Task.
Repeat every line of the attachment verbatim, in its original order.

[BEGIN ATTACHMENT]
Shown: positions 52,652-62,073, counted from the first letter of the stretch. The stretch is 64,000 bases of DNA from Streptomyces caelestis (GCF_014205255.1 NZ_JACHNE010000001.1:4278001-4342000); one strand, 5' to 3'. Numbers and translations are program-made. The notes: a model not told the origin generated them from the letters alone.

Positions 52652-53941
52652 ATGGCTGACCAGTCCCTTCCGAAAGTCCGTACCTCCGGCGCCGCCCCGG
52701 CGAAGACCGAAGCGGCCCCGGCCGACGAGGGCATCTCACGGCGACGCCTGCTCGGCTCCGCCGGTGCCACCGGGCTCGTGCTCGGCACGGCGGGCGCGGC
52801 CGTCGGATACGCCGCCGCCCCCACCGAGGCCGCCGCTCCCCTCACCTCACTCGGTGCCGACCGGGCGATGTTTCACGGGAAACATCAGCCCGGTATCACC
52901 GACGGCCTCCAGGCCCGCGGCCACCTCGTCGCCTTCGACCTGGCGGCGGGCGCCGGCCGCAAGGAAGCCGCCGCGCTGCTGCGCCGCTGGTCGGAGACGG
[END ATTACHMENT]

Shown: positions 52,652-62,073, counted from the first letter of the stretch. The stretch is 64,000 bases of DNA from Streptomyces caelestis (GCF_014205255.1 NZ_JACHNE010000001.1:4278001-4342000); one strand, 5' to 3'. Numbers and translations are program-made. The notes: a model not told the origin generated them from the letters alone.

Positions 52652-53941
52652 ATGGCTGACCAGTCCCTTCCGAAAGTCCGTACCTCCGGCGCCGCCCCGG
52701 CGAAGACCGAAGCGGCCCCGGCCGACGAGGGCATCTCACGGCGACGCCTGCTCGGCTCCGCCGGTGCCACCGGGCTCGTGCTCGGCACGGCGGGCGCGGC
52801 CGTCGGATACGCCGCCGCCCCCACCGAGGCCGCCGCTCCCCTCACCTCACTCGGTGCCGACCGGGCGATGTTTCACGGGAAACATCAGCCCGGTATCACC
52901 GACGGCCTCCAGGCCCGCGGCCACCTCGTCGCCTTCGACCTGGCGGCGGGCGCCGGCCGCAAGGAAGCCGCCGCGCTGCTGCGCCGCTGGTCGGAGACGG